In 2005, then chief executive Donald Tsang Yam-kuen initiated the first changes, proposing to double the size of the Election Committee which picks the city’s leader to 1,600 members, while also increasing the number of seats in the Legislative Council from 60 to 70. Both suggestions were voted down by pan-democrats who criticised Tsang for failing to provide the timetable for making the changes. The government said its hands were tied as Beijing had already ruled out universal suffrage in the city’s 2007 and 2008 elections.
Tsang tried again in 2010 to expand membership of both the Election Committee and the Legco. Unimpressed, the pan-democrats argued that the government should also scrap the functional constituencies – the trade-based Legco seats returned by a limited number of voters. In a highly controversial move, the opposition Democratic Party struck a compromise deal with mainland officials after secret negotiations at Beijing’s liaison office in Hong Kong.
This was to allow the lawmakers for five newly created seats – originally meant to be chosen by district councillors – to be picked by general voters.
In 2014, a government task force led by then chief secretary Carrie Lam Cheng Yuet-ngor recommended allowing Hongkongers to choose their next leader through a “one man, one vote” system for the first time, by 2017. Opposition activists and lawmakers wanted changes to the way in which candidates would be picked for the 2017 race. They suggested enlarging the franchise of the 1,200-strong committee that nominated candidates, or allowing members of the public to name the hopefuls. That year’s Occupy protests, which saw mass sit-ins that shut down parts of the city for 79 days, resulted in Beijing refusing to budge on electoral reform. The proposal was rejected by opposition lawmakers the next year.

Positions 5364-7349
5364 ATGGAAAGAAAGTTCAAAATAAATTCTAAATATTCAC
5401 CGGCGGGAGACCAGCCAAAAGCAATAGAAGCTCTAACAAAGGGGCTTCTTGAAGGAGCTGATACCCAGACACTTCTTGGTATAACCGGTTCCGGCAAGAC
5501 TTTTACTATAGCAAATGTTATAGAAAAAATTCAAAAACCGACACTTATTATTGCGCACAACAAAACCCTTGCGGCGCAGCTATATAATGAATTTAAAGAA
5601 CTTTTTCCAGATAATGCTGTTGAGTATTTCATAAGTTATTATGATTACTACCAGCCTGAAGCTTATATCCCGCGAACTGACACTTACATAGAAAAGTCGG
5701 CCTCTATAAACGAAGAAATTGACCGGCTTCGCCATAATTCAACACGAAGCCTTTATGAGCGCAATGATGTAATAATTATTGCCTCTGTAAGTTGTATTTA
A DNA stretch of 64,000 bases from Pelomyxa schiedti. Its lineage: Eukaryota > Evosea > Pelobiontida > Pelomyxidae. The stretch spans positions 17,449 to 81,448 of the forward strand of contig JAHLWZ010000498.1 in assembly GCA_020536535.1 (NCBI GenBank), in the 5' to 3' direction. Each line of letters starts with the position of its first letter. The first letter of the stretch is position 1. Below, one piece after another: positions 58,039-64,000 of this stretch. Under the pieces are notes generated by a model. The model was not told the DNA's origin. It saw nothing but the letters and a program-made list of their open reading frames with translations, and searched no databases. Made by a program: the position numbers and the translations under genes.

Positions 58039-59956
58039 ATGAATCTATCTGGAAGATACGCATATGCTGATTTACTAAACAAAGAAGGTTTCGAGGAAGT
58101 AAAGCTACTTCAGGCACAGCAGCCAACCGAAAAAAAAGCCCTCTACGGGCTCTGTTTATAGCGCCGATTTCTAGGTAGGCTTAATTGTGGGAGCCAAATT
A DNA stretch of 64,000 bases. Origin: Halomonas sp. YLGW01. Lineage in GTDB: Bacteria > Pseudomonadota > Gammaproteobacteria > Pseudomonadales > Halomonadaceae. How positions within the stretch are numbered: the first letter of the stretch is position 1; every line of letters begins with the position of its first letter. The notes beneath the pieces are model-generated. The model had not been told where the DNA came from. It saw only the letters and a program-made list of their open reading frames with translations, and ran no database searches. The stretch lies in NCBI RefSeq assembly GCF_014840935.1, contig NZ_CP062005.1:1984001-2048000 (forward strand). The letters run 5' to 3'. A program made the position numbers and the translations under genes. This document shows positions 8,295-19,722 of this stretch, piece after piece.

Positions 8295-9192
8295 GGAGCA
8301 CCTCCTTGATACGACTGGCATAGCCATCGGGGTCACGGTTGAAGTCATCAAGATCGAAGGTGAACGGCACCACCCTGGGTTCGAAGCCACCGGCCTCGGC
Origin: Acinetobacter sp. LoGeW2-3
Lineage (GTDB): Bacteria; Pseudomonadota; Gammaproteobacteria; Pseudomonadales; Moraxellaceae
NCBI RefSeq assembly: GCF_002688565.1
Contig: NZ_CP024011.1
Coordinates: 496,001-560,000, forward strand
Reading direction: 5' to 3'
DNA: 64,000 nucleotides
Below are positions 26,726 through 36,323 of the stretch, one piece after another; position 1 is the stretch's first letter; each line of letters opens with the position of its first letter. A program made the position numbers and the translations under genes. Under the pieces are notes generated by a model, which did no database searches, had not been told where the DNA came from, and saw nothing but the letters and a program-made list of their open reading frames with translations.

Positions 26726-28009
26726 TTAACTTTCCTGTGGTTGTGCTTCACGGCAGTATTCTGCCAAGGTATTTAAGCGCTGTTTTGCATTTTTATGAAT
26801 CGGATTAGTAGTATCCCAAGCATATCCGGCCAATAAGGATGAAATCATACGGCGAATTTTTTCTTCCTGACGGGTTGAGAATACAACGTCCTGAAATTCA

Instead of the“five-step procedure”, Beijing would now take the lead in spearheading reform, Wang Chen emphasised on Friday.
This time, the national legislature itself will move a resolution on March 11 spelling out the basic principles and core elements of the proposed reform. It will then endorse its apex body – the NPCSC – to amend the Basic Law’s annex I and II, which spell out the rules for electing Hong Kong’s chief executive and lawmakers respectively.
After that, only a simple Legco majority will be needed to pass the local legislation based on the Beijing resolution.
Maria Tam Wai-chu, vice-chairwoman of the Basic Law Committee, pointed out earlier that the five-step procedure could not apply as Hong Kong did not have enough lawmakers to endorse the proposal following the mass resignation of opposition members last November.
Fifteen opposition lawmakers resigned in protest, after four of their colleagues were unseated following a resolution passed by Beijing. The 70-seat Legco has only 44 lawmakers now.